All Saints Church
When William the Conqueror invaded England
in 1066 East Meon was already an ancient and important settlement.
A church had probably been here since the early days of
Christianity in this part of the country. By the 10th century the
church was sufficiently important for a Saxon king to grant lands
to it. Sadly nothing
of the Saxon church remains. Even its position is uncertain
although it was probably on the site of the present building. The
Normans built widely and often magnificently as a means of
proclaiming their new won supremacy. In the century following the
Conquest many new castles, cathedrals and parish churches were
built including All Saints', East Meon. This church was built by
the bishops of Winchester, the lords of the manor. The main
builder was probably Bishop Walkelin who was also responsible for
the rebuilding of Winchester Cathedral. From the beginning the church was conceived
on a grand scale. The increasingly elaborate decoration, from the
simplicity of the west door to the intricacies of the tower,
suggests it may have been built over a considerable period, from
roughly 1080 to 1150.
Sacred to the
in the County of Sussex.
and Many Years of the Tything
of Oxenbourene in this Parish.
Born May 9th 1749 O.S.
Died May 9th 1825.
Also of MARY His Wife,
Born December 8th 1750. O. S.
Died December 17th 1826.
Also of WILLIAM Son of the above
Who died April 25th 1860
Aged 81 Years.
Also of CATHERINE, His Wife
Who died July 23rd 1860.
Aged 73 Years.
Also of WILLIAM, Son of the above
Born at Oxenbourne
October 28th 1817.
Died April 8th 1907.
Also of ANN, His Wife,
Born March 30th 1829
Died December 17th 1889.
The original church was cross-shaped, consisting of a nave,
chancel, and transepts; the total length being 110 feet and the
width at the transepts 62 feet. The original work is clearly
identifiable by the round-topped arches typical of the Norman or
Romanesque style. The only major addition to the church came
around 1230 when the south aisle and the Lady Chapel were added. By then the new Early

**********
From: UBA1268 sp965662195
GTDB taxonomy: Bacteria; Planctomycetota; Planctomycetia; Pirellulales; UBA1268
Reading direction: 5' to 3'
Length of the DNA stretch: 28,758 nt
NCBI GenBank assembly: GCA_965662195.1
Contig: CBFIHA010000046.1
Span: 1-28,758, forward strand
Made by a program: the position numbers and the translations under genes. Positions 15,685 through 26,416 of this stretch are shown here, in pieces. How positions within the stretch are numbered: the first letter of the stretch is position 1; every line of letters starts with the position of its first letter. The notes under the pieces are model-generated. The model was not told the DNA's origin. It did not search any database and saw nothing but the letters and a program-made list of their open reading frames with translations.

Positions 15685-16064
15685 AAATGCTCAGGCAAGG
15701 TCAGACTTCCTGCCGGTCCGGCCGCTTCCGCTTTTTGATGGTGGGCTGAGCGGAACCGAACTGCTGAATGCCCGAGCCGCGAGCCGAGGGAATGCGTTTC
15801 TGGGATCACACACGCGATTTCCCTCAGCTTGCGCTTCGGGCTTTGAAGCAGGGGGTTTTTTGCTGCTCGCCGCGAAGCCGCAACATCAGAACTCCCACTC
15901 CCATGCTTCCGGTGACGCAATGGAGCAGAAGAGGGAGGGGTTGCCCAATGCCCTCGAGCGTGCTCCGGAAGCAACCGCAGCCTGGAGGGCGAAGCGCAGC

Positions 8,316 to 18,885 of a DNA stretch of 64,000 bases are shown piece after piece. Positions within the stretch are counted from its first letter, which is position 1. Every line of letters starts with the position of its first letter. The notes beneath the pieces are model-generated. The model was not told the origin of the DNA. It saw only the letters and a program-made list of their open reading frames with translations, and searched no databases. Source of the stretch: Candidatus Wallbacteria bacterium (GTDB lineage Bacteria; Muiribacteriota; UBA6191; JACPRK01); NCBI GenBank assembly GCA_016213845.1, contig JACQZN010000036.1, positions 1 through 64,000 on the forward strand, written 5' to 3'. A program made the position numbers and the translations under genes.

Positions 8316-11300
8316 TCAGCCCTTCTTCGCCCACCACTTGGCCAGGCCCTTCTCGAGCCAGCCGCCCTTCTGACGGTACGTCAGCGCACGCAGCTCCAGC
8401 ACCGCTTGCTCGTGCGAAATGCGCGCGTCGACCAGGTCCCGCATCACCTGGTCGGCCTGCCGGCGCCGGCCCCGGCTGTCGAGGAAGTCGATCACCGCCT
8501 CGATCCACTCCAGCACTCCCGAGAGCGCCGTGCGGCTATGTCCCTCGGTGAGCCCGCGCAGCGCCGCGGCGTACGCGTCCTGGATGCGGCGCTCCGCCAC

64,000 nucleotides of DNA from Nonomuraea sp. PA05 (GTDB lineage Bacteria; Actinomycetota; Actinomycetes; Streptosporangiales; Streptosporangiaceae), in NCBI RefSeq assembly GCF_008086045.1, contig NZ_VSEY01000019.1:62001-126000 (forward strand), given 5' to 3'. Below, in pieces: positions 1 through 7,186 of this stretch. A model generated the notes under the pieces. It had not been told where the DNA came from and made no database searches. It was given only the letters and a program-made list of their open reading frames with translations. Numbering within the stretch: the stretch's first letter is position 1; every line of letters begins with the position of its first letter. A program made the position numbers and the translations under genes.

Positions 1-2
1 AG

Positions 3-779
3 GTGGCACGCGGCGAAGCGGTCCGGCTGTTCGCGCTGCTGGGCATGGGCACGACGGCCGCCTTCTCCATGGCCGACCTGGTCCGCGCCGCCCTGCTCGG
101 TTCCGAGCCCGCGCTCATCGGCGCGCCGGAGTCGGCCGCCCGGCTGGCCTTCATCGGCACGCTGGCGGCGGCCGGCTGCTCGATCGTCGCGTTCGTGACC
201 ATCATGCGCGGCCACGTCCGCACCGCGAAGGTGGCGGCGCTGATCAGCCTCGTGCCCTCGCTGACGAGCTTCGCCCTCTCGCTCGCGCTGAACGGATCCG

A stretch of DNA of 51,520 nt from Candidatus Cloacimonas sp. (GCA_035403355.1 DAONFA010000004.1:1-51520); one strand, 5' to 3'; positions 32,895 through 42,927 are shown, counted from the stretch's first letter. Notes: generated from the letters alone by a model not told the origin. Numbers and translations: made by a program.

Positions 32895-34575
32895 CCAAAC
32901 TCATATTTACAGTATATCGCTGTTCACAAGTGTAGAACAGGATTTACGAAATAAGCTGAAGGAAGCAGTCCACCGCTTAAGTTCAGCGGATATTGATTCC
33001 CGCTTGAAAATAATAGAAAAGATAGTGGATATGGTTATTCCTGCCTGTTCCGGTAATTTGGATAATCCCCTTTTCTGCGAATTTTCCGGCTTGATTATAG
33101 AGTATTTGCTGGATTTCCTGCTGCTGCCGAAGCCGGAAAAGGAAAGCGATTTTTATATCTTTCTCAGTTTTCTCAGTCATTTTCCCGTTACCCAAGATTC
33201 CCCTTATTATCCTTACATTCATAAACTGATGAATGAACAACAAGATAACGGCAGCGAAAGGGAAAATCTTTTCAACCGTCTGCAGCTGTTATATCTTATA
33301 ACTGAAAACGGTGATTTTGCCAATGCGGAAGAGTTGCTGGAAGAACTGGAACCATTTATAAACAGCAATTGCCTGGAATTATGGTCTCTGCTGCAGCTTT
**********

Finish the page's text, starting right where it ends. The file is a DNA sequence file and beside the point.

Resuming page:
English style, with its pointed arches and the ability to create
larger windows had arrived. The spire also dates from around this
period. After this time most alterations were largely to the
detail of the church. Windows were modernised, particularly in
the 15th century when a large east window was added. In the 18th
century the church was filled with high pews and galleries and
these were not removed until a major restoration in 1869/70.
Further restoration was done early this century by the famous
Church architect Sir Ninian Comper.
The situation of the church under the lee of the steeply rising
Park Hill is dramatic. Raised above the level of the village it
is a dominating presence. The massive tower and lead-covered
broach spire can be seen for miles when approaching the village
from the south. The walls are largely of flint and mortar with
windows, doorways etc in dressed stone. The tower is entirely of
stone. A walk around the church reveals very clearly the phases
of building. The west front still has its original Norman door
and the join where the later south aisle was added can be clearly
seen. The south doorway is also Norman although it was moved to
its present position when the church was extended. All around the
church stack pipes dated 1869 bear witness to the major
restoration of that time. That restoration also saw the roofs
returned to their original medieval height. At the east end of the church, set high on the wall, are the arms of